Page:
This is an example of how the first person POV paradigm used so successfully in virtual worlds can be leveraged to improve our CPG practices.  The rich data collected in these virtual shopping excursions can be used to enhance our market research efforts around such things as shopper basket analysis, promotion planning, store layout, category management and planograming, and early stage product concept testing.

Beyond the inherent value of the data itself, we are able to collect it without having to create a single physical prototype – be it a retail store or the products housed in it – which saves us a tremendous amount of capital investment.  All we need is a workstation and some consumers willing to play the role of the virtual shopper.  Additionally, we are able to test product concepts very early in the NPDI process, allowing us to eliminate bad ideas earlier from our pipeline and instead focus our resources on winning product concepts.

So now let me ask you: are there other ways we can apply the first person POV metaphor popularized in virtual worlds to enhance our CPG practices?



  • Vincent, I think the best company tracking user experience (and not only for shopping) is Google. The core of Google’s technology is social, and they capture and improve their behaviors constantly in the internet (virtual world). Best, Oleg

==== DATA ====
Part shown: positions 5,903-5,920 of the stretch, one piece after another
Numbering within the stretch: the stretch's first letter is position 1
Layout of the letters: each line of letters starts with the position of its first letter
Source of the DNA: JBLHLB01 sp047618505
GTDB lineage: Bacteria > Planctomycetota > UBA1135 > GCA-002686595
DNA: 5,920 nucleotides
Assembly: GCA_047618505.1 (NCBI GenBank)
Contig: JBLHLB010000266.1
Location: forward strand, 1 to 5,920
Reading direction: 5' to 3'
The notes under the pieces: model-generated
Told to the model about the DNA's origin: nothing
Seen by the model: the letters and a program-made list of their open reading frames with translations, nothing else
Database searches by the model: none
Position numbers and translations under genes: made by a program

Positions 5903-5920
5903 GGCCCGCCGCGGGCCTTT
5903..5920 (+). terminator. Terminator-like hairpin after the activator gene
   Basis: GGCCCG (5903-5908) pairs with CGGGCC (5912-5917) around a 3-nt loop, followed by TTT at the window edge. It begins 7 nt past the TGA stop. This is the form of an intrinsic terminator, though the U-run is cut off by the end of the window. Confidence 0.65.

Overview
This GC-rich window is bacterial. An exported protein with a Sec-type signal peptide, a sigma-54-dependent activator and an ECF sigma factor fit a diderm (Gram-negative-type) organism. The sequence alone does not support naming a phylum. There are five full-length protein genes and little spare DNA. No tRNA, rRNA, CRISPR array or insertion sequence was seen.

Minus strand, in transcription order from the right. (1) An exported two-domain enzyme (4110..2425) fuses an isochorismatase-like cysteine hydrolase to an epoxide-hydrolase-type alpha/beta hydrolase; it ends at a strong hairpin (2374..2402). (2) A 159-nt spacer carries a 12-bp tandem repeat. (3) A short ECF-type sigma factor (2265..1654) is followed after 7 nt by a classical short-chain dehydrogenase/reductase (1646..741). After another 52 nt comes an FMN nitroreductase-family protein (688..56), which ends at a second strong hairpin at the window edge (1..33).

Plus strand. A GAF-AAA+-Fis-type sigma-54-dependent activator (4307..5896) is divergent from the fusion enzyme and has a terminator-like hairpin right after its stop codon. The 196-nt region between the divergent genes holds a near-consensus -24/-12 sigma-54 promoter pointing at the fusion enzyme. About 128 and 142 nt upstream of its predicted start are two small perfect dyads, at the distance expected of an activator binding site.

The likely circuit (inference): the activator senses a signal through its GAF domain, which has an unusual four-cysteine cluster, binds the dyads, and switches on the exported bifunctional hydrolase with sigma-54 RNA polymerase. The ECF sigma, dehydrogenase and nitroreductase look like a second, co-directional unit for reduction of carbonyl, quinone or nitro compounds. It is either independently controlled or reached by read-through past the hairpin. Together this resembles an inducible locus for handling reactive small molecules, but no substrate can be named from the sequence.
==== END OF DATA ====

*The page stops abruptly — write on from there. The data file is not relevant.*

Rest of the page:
• The shopping parallel hasn’t really held up for virtual worlds.

    Certain actions are easier to do in the real 3D world and don’t map will to a 2D display. Virtual worlds are useful for these cases where 3D can help (conferences, walk throughs, some teaching, product prototyping, when you need a feeling of presence etc. )

    In the case of shopping for real life things, it works pretty well in 2D (e.g. Amazon, NewEgg). Even those people buying virtual goods like clothes or cars or pets in Second Life often go to 2D web pages to buy them.

    This is not to say you don’t have a good point about the potential of virtual worlds. I think you first have to find things that aren’t easier to do in 2D and can save you time or money over doing them in the real 3D world.

  • Vincent

    Thanks Oleg. Google certainly is a pioneer in the space and worth tracking (no pun intended!).


  • Mark, For me the use case is a situation when a potential customer is going to store to see physical item and after is looking for better online price. I think the potential saving is from both sides (seller and buyer) and it sounds like a potential opportunity. However, I’m not sure peeps will use 3D experience and not continue to visit store. Best, Oleg

  • Vincent

    Good point Mark. I agree that consumers must be compelled through incremental utility to complete shopping transactions in 3D environments as opposed to 2D or physical world environments. For some categories there may never be such a compelling reason.

    In this particular blog I am primarily interested in exploring the potential value CPG manufacturers can derive from using virtual world technologies; in the case of the 3D shopping experience referenced, I envision that value coming from the ability to prototype new product concepts and conduct consumer research earlier in the NPDI process for example. I’d love to hear others’ thoughts on how CPG manufacturers could leverage such technologies.